My Mother's Day confession
Mothers Day
 
OK, I have a confession to make. Leading up to Mother's Day I get this antsy, passive aggressive thing going on as the day looms closer. I'm supposed to think about what I want to do to make the day special for me. I think it's all supposed to be about Hallmark card poems, black and white photo moments of mothers and kids in blissful joy, big smiles, handwritten cards and bunches of picked wild flowers. But to be honest, I find this mothering job really hard at times and the thought of a 'big deal' about Mother's Day gets me a bit upset. And then on the day, even if something special has been planned, I sometimes get in a funk and ruin it for myself. Seriously what is all that about?
 
The closer the 'day' looms the more and more I feel undervalued, misunderstood and hugely underappreciated.

Loving my kids is easy and sharing in their joy is a no brainer, but generally I feel like the general dogsbody, maid, cleaner, encyclopaedia, teacher, corrector, robot on repeat, picker-upper of mess, and cook. The closer the 'day' looms the more and more I feel undervalued, misunderstood and hugely underappreciated. Which, in leading up to Mother's Day is really not a good thing! (remember I get antsy!) So I think ... Mother's Day!! Yeah right, why is there so much focus on just one day? (grumble grumble).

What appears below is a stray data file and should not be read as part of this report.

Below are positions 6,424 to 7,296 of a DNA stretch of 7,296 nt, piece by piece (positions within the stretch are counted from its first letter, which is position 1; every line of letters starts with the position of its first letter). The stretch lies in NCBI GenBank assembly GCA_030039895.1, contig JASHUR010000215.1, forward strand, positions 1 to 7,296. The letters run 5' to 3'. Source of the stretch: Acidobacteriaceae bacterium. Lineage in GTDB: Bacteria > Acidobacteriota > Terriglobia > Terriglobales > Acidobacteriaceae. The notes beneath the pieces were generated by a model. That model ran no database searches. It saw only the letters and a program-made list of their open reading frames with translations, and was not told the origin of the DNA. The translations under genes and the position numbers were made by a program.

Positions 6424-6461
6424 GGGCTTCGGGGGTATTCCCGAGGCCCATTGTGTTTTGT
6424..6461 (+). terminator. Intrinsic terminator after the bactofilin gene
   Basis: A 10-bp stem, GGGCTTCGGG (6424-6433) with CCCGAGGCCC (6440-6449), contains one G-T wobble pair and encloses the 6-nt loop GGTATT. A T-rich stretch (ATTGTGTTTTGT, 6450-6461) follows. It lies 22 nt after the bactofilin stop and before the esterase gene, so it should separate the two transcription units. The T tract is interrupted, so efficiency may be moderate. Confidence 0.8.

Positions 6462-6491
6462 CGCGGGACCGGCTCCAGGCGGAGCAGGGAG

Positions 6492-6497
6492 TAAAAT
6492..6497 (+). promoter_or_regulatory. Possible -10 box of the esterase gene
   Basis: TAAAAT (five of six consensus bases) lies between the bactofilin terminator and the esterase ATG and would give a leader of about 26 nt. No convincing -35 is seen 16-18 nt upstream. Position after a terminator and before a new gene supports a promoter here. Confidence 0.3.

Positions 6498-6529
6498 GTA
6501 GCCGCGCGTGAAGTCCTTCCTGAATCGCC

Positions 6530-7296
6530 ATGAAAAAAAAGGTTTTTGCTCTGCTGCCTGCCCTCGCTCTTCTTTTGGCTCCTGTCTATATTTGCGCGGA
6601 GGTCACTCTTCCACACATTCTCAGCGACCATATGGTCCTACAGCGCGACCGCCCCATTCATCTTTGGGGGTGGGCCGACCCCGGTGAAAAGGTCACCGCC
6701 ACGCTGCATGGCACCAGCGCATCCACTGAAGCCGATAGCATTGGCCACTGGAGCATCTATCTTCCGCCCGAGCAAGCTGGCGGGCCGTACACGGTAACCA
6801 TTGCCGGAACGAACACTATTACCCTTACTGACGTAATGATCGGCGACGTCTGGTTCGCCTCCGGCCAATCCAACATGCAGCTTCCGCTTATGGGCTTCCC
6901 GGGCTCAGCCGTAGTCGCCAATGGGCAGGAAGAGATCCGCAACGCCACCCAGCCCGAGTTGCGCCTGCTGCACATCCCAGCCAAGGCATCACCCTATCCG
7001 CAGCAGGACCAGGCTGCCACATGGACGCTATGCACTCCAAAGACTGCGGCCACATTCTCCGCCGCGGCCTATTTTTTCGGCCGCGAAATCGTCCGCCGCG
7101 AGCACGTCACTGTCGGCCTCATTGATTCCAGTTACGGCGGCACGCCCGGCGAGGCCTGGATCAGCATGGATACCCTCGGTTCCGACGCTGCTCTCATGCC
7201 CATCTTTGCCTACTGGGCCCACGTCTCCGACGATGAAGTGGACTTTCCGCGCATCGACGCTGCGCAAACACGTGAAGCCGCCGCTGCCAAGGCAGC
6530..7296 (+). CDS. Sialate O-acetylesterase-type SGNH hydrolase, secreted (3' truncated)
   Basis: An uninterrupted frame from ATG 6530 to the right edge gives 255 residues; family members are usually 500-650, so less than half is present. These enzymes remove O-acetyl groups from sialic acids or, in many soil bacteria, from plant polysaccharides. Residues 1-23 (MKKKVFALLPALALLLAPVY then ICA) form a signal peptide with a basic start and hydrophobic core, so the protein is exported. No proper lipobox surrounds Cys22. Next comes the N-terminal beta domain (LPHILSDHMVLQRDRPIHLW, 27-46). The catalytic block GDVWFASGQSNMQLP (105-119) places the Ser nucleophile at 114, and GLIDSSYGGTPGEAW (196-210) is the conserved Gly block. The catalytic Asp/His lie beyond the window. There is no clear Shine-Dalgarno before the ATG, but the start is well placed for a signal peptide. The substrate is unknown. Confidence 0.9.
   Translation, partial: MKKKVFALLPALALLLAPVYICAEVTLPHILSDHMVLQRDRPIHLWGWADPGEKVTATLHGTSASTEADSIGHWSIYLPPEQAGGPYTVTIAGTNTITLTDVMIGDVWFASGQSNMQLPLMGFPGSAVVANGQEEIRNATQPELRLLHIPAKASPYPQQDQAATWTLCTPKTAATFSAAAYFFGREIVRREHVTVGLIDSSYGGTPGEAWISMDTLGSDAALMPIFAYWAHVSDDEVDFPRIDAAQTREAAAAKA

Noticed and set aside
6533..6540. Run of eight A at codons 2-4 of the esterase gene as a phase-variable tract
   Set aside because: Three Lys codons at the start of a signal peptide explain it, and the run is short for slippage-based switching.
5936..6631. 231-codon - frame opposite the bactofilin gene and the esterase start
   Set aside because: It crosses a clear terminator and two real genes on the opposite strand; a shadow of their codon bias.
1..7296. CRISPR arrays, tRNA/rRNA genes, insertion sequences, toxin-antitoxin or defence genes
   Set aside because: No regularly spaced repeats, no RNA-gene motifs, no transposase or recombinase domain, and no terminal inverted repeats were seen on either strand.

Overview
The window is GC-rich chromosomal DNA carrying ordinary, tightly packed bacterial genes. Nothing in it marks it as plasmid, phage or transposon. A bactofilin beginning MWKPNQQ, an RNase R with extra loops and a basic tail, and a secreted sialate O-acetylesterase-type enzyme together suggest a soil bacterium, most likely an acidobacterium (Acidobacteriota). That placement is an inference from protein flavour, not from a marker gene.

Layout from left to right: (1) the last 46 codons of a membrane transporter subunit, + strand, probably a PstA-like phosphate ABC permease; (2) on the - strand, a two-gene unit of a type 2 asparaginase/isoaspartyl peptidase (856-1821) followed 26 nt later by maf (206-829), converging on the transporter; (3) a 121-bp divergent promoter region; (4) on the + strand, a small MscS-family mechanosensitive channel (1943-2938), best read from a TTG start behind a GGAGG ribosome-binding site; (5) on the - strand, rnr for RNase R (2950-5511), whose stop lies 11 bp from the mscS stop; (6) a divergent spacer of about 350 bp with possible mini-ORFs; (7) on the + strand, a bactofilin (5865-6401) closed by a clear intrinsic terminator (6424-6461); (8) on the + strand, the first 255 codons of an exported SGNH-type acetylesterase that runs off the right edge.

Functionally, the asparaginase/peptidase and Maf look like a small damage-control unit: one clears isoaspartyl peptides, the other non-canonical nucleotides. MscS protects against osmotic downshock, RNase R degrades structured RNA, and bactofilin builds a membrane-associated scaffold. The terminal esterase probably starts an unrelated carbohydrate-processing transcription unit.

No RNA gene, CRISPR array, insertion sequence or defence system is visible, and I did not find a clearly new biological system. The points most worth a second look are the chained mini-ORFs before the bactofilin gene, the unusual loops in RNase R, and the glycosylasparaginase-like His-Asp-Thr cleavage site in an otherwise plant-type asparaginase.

I want to feel genuine value and respect from my kids all the time (which to be honest, I do have those moments and I know my kids love me) but I have a sneaking suspicion I'm feeling something entirely different and it's not about the above.

I'm not the 1950s martyr housewife/model-mother who feels these sacrifices are my calling. Ya know, I'm a woman too! I need a break from this 24/7 gig, or at least my tank filled up from time to time! Being a mum in 2016 is so different to being a mum in the 60s, 70s, 80s or 90s. So many more demands - so much more to do. I've often had older mum friends who are now in their 50s or even grandparents say in loud unison that they don't envy motherhood now, that they couldn't do what we do now. So really we should pat one another on the back and say 'you've got this!'